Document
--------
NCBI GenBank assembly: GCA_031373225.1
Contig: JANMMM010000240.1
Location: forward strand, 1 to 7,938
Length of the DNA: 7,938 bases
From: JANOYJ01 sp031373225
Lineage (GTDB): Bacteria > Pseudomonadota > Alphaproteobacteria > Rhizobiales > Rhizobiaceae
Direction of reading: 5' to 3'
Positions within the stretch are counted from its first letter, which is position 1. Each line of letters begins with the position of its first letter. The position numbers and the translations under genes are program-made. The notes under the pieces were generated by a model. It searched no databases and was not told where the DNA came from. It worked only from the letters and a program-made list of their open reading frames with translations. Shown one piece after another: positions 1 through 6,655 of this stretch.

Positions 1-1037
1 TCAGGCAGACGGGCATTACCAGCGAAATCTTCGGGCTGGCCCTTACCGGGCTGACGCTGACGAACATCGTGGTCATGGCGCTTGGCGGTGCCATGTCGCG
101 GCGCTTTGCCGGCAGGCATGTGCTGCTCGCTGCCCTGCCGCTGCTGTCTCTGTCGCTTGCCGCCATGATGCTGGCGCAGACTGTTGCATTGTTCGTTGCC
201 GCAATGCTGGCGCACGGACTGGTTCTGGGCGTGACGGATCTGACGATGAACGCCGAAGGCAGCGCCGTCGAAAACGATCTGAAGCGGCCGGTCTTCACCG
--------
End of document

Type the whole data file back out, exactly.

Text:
NCBI GenBank assembly: GCA_031373225.1
Contig: JANMMM010000240.1
Location: forward strand, 1 to 7,938
Length of the DNA: 7,938 bases
From: JANOYJ01 sp031373225
Lineage (GTDB): Bacteria > Pseudomonadota > Alphaproteobacteria > Rhizobiales > Rhizobiaceae
Direction of reading: 5' to 3'
Positions within the stretch are counted from its first letter, which is position 1. Each line of letters begins with the position of its first letter. The position numbers and the translations under genes are program-made. The notes under the pieces were generated by a model. It searched no databases and was not told where the DNA came from. It worked only from the letters and a program-made list of their open reading frames with translations. Shown one piece after another: positions 1 through 6,655 of this stretch.

Positions 1-1037
1 TCAGGCAGACGGGCATTACCAGCGAAATCTTCGGGCTGGCCCTTACCGGGCTGACGCTGACGAACATCGTGGTCATGGCGCTTGGCGGTGCCATGTCGCG
101 GCGCTTTGCCGGCAGGCATGTGCTGCTCGCTGCCCTGCCGCTGCTGTCTCTGTCGCTTGCCGCCATGATGCTGGCGCAGACTGTTGCATTGTTCGTTGCC
201 GCAATGCTGGCGCACGGACTGGTTCTGGGCGTGACGGATCTGACGATGAACGCCGAAGGCAGCGCCGTCGAAAACGATCTGAAGCGGCCGGTCTTCACCG